By Kerensa Cadenas | Women and Hollywood October 2, 2012 at 11:07AM
In an interview with the Los Angeles Times, Rebel Wilson discusses the difficulty she had in getting cast for roles when she was starting out in Hollywood. Despite her talent, Wilson wasn’t getting cast for roles, a process that frustrated her.
I was really pissed off, Wilson said. Don't they see I'm talented? Don't they see that I'm funny and interesting? But of course nobody did.
And now everyone is seeing how interesting and talented Wilson is. She steals the show in Pitch Perfect (written by Kay Cannon), which opened in limited release this past weekend. The film is about Beca (Anna Kendrick- in her first starring role) who begrudgingly joins an all-woman college acapella group, The Barden Bellas, and winds up competing against their male counterparts, The Treblemakers.
Wilson plays Fat Amy, her self-given nickname, that she tells Bellas leader Aubrey (Anna Camp) is to ensure that twig bitches like her don’t say it behind her back. Despite her weight-focused moniker, Fat Amy’s weight is a non-issue in the film and she is a character with confidence and sexiness in spades. While Wilson isn’t the main character, she steals every scene she’s in—with her perfect comedic timing and equally amazing voice.
Produced by another Hollywood feminist, Elizabeth Banks (who has one of the best lines in the film to her misogynist co-judge), Pitch Perfect continues the recent stretch of films that have given us more complicated and realistic portrayals of women and female friendships, further negates the tired debate of whether pretty women can be funny (Sorry Nikki Finke!) and just makes you happy to watch.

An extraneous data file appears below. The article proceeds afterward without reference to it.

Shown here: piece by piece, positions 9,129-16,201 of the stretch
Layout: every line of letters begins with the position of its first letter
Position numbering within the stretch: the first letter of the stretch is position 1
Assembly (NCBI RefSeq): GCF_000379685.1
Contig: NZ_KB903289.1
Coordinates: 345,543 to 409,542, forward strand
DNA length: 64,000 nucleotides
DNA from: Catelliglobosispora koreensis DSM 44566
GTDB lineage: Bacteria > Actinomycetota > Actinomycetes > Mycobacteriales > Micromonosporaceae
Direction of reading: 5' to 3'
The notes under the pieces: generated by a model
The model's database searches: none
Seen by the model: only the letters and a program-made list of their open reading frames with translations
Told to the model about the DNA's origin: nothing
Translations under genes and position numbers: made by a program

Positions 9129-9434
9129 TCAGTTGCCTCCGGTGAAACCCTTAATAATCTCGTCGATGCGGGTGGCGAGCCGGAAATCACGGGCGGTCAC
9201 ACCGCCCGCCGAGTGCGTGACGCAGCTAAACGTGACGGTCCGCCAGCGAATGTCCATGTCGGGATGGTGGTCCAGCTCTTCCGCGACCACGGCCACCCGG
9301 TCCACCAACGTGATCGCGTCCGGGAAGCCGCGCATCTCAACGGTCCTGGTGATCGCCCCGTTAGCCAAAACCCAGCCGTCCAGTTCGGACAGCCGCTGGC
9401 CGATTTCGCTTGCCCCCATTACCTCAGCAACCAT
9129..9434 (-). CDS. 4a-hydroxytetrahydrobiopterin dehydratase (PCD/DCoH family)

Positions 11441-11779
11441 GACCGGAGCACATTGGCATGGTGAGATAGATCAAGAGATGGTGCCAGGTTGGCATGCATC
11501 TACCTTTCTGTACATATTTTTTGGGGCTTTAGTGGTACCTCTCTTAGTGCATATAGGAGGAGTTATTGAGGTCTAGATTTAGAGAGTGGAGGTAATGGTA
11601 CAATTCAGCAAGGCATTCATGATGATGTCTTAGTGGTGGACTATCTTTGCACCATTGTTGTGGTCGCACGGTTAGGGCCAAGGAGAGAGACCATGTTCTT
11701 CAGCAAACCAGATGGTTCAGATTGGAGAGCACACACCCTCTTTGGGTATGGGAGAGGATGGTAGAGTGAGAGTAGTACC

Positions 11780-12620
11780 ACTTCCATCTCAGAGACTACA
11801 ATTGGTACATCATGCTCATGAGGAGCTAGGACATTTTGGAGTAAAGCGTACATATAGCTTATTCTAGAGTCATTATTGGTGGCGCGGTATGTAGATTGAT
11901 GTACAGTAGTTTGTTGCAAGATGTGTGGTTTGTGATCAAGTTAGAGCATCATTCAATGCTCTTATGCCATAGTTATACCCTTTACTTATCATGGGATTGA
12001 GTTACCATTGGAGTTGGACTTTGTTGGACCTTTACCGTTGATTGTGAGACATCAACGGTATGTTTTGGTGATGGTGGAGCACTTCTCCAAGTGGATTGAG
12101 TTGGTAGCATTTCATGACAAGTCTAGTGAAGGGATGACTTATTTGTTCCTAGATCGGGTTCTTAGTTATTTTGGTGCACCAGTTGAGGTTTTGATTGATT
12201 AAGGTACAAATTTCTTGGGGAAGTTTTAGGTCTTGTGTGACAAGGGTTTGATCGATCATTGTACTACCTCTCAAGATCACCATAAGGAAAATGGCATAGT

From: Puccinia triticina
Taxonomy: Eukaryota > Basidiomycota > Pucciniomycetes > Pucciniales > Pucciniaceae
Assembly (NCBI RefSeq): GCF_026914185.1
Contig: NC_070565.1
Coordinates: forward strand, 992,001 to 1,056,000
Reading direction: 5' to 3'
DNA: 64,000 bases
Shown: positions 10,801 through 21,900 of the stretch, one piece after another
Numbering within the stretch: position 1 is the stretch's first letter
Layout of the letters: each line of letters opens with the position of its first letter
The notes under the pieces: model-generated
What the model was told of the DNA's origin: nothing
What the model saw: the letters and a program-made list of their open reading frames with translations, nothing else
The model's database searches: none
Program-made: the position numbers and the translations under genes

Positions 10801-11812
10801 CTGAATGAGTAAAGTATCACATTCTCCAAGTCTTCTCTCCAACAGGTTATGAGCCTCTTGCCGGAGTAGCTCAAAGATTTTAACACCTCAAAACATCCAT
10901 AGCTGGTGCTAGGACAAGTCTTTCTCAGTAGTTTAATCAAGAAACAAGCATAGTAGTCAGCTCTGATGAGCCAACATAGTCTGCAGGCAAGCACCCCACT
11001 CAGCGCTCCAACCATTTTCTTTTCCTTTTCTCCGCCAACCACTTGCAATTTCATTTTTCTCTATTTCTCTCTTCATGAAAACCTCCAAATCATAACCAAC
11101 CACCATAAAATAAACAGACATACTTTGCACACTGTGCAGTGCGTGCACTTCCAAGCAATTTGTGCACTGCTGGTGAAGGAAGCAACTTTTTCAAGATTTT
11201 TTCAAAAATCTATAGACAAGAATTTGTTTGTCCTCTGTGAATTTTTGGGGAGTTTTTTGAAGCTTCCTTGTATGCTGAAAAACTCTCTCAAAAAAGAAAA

As Fat Amy says about the reason she joined The Bellas, “I joined this to hang out with cool chicks and to get away from all my boyfriends,” Pitch Perfect is a great time to hang out with Rebel Wilson and the other cool ladies of The Bellas.
There is lots of interest in Pitch Perfect. It opened on just 335 screens last weekend and grossed over $5 million. Think about that compared with Won't Back Down which opened on 2,500 screens and only managed to gross $2.6 million. It opens nationwide on Friday.
See her sing her audition song The Edge of Glory on the Tonight Show.
Rebel Wilson and Hollywood are a good fit (Los Angeles Times)